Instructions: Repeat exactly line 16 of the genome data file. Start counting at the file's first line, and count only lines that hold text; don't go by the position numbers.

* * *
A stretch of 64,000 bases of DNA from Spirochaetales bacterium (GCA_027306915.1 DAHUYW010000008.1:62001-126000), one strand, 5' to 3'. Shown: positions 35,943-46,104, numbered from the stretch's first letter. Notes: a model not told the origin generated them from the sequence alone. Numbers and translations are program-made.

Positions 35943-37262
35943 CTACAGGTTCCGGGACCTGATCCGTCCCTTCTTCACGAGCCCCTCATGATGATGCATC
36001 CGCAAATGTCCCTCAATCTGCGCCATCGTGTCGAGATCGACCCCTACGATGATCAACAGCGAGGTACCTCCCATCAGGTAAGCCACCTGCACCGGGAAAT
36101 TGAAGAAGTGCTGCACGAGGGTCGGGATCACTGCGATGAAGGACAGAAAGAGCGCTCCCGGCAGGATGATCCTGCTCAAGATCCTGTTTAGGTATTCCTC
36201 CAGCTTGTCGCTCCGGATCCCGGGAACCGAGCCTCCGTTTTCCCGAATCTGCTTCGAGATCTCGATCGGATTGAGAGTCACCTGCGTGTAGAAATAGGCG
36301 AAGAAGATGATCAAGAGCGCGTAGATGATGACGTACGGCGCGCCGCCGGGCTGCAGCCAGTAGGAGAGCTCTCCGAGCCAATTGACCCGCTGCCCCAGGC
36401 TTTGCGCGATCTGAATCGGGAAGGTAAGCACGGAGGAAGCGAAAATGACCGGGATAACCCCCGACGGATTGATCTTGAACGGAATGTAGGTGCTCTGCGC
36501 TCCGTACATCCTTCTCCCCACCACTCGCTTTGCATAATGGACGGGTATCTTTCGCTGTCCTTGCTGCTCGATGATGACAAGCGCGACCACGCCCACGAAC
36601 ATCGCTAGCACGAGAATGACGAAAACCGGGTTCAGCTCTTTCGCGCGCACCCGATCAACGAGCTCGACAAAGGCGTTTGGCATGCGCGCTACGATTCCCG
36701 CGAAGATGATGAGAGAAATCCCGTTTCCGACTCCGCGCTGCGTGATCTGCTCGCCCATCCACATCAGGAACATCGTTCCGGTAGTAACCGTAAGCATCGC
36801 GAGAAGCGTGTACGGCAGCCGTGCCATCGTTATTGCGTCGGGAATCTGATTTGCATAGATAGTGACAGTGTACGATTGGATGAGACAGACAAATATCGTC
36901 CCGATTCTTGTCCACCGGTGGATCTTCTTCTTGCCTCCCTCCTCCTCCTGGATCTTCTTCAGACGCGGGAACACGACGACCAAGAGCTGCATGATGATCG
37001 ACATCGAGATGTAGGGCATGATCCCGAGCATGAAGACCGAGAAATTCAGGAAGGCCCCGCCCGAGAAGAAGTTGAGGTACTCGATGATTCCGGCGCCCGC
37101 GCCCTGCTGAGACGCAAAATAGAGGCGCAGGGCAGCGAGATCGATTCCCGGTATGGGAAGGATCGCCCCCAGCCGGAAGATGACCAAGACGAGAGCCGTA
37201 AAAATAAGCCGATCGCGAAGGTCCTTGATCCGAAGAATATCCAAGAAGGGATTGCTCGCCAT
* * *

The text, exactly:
37201 AAAATAAGCCGATCGCGAAGGTCCTTGATCCGAAGAATATCCAAGAAGGGATTGCTCGCCAT